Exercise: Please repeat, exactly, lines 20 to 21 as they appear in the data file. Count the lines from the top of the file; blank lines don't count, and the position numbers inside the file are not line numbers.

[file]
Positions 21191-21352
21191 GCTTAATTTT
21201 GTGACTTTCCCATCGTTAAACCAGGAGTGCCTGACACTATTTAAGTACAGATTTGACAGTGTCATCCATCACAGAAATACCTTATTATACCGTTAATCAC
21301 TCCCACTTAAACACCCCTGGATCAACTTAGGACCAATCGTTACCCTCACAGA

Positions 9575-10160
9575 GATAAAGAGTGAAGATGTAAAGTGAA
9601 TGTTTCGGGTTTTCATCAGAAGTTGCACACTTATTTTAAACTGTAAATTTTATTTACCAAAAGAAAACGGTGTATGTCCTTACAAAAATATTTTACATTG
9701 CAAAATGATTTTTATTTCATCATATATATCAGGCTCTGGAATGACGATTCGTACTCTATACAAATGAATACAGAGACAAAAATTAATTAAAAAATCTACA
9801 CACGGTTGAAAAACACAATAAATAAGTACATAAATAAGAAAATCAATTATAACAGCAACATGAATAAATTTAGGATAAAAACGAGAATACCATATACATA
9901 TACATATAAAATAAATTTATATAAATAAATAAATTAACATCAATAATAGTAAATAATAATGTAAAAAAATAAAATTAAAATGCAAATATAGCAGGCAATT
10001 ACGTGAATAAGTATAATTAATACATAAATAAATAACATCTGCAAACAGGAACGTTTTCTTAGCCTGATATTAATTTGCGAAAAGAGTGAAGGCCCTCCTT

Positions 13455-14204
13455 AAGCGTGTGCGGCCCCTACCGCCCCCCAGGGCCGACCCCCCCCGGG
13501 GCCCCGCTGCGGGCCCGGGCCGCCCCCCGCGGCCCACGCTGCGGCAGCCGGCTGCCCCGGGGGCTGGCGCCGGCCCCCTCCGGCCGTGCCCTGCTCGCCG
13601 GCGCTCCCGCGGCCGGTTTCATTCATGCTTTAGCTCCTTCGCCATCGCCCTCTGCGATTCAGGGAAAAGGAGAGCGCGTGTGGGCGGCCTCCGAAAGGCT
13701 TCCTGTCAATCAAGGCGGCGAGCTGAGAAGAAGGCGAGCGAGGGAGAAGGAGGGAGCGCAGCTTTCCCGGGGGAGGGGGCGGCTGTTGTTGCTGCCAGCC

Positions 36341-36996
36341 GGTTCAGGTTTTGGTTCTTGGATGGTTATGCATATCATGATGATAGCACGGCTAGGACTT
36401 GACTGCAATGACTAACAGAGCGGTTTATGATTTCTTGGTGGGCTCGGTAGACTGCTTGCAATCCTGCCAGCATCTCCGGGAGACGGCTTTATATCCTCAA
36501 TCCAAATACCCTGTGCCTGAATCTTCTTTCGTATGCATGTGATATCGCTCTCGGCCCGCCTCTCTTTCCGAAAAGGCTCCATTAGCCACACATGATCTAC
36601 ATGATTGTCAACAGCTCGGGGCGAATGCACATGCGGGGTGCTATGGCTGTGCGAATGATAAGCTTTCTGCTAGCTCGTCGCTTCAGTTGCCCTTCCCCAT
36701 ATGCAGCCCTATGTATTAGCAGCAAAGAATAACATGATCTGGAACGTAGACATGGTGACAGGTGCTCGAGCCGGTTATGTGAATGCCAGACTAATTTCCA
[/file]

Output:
36501 TCCAAATACCCTGTGCCTGAATCTTCTTTCGTATGCATGTGATATCGCTCTCGGCCCGCCTCTCTTTCCGAAAAGGCTCCATTAGCCACACATGATCTAC
36601 ATGATTGTCAACAGCTCGGGGCGAATGCACATGCGGGGTGCTATGGCTGTGCGAATGATAAGCTTTCTGCTAGCTCGTCGCTTCAGTTGCCCTTCCCCAT